What You Need to Know About the Black Market for Diabetes SuppliesA. Stout
If you or a loved one lives with diabetes, you probably know that managing the disease is far from inexpensive. But diabetes, of course, doesn’t just affect those who can afford to pay for all the supplies and other expenses. It also affects those under financial strain. And since access to expensive supplies like insulin and testing strips is literally a matter of life or death, this extremely stressful situation understandably drives desperate patients and families to get access to these things in just about any way possible.
This is part of what keeps the black market for diabetes supplies running. Here’s how it works.
People with insurance coverage obtain supplies—typically test strips. They often have extra due to switching glucose meters or no longer needing them for whatever reason. However, some also cut back on the amount of blood glucose testing they do. Still others lie to their insurance about how many they need and thus end up with extra. In any case, these individuals either directly sell their unused test strips to others with diabetes, or they’ll sell them to middlemen, who then turn around and sell these test strips at a lower price than the market cost—often to those without health insurance coverage.
This technically isn’t illegal, as long as those selling them register with the FDA (few do). Test strips are not a controlled substance, after all. But the issue is still very murky, not to mention a little dangerous; those who get supplies from unofficial sources don’t know where exactly they come from and whether or not they were handled and stored correctly. These supplies, as such, may not be safe to use, so buying them is a gamble.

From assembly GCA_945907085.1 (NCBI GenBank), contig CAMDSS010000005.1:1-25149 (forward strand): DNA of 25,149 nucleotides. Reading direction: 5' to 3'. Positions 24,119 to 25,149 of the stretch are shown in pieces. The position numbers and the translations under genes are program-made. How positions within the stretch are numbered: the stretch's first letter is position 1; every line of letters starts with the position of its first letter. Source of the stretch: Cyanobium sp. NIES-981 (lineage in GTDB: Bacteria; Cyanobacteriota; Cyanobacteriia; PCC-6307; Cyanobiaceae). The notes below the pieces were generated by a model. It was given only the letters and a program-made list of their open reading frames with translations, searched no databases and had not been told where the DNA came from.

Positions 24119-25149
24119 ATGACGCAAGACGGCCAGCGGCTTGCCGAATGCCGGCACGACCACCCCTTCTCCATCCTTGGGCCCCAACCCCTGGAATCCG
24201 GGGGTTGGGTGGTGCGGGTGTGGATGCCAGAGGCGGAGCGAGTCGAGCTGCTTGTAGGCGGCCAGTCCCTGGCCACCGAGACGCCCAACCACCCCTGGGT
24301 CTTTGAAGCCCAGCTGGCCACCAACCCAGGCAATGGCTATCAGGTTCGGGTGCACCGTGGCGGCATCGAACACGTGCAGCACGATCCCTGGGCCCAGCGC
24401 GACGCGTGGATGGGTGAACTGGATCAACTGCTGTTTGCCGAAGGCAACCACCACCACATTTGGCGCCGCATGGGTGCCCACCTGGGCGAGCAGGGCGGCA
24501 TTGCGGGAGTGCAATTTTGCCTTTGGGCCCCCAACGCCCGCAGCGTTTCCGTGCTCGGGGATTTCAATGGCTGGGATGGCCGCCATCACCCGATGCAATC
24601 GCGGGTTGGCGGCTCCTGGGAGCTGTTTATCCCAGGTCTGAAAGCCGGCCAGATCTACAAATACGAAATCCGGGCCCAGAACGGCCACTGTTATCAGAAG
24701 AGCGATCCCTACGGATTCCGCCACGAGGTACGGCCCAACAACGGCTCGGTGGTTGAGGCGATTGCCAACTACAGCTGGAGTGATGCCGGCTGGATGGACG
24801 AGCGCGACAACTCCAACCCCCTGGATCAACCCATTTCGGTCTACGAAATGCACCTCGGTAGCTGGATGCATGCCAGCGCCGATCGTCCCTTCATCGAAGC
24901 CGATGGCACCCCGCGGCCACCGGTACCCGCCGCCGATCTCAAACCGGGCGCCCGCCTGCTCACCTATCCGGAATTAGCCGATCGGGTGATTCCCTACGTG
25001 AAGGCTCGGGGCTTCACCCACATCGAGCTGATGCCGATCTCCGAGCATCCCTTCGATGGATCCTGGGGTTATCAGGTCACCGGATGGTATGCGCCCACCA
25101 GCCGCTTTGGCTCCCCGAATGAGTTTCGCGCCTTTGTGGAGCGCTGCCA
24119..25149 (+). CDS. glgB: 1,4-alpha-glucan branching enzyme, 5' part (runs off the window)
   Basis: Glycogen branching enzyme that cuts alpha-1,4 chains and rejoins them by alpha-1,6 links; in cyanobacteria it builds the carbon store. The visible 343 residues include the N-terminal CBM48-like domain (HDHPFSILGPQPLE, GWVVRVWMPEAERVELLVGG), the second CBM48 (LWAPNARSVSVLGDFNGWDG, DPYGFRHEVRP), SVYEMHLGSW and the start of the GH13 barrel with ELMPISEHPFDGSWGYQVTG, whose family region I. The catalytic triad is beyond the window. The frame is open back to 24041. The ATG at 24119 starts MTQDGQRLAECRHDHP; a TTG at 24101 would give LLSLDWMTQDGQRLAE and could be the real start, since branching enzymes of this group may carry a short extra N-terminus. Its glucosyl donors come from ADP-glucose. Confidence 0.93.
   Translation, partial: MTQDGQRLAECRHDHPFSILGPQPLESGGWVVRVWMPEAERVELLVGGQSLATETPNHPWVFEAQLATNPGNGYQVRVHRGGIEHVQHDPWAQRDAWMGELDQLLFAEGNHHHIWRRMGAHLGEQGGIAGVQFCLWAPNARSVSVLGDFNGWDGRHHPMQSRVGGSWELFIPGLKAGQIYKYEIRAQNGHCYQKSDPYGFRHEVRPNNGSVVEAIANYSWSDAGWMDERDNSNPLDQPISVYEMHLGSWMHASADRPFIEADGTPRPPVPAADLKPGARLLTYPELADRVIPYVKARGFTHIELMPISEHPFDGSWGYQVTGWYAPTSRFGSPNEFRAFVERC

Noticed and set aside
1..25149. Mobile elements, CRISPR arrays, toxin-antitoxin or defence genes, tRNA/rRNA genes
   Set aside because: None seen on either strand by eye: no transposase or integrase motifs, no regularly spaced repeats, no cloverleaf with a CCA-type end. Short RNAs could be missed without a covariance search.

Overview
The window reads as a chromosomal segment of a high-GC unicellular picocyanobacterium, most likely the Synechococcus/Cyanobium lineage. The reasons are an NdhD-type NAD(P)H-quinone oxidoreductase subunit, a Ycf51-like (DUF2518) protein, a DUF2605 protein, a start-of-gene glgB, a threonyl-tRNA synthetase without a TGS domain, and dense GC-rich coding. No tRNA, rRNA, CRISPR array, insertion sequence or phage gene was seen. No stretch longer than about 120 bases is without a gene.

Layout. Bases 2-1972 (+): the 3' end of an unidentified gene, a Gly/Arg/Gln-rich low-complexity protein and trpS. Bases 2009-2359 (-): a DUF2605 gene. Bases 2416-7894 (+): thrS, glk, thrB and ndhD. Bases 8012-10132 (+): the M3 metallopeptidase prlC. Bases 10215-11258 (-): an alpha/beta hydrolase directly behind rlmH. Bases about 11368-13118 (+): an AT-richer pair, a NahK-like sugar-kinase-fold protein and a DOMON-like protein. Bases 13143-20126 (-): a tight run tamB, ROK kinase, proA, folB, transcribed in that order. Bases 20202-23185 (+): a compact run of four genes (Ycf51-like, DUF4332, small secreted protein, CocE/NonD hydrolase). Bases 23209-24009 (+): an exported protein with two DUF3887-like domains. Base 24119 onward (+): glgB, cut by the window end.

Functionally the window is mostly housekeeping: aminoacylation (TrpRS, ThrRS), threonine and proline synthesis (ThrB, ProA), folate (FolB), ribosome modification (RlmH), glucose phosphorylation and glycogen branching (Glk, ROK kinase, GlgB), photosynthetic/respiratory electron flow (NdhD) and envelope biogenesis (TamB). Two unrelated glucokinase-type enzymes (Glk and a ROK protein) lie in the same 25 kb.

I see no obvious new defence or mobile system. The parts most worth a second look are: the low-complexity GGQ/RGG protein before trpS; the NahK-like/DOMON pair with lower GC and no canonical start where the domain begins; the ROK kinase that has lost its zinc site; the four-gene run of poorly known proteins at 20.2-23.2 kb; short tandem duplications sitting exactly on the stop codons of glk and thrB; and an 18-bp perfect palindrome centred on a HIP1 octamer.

Of course, if patients need and cannot afford supplies from a pharmacy, this may appear to be the only option. However, according to nurse practitioner and Certified Diabetes Educator, David Winmill, patients can also talk to their doctors about potential options, or they can apply to programs like Lilly Cares, Cornerstones4Care, and Sanofi’s Patient Connection for help obtaining insulin.
Even if the practice of buying diabetes supplies on the black market isn’t technically illegal, it can do harm to taxpayers when those with diabetes obtain more test strips than they need from government programs. Companies who pay for health insurance also witness spikes in costs due to black market sales like this.
We at The Diabetes Site recommend that patients get their diabetes supplies from trustworthy, official sources and avoid third-party sellers for their own safety. If you are struggling to afford your diabetes supplies, please talk to your doctor as David Winmill suggests.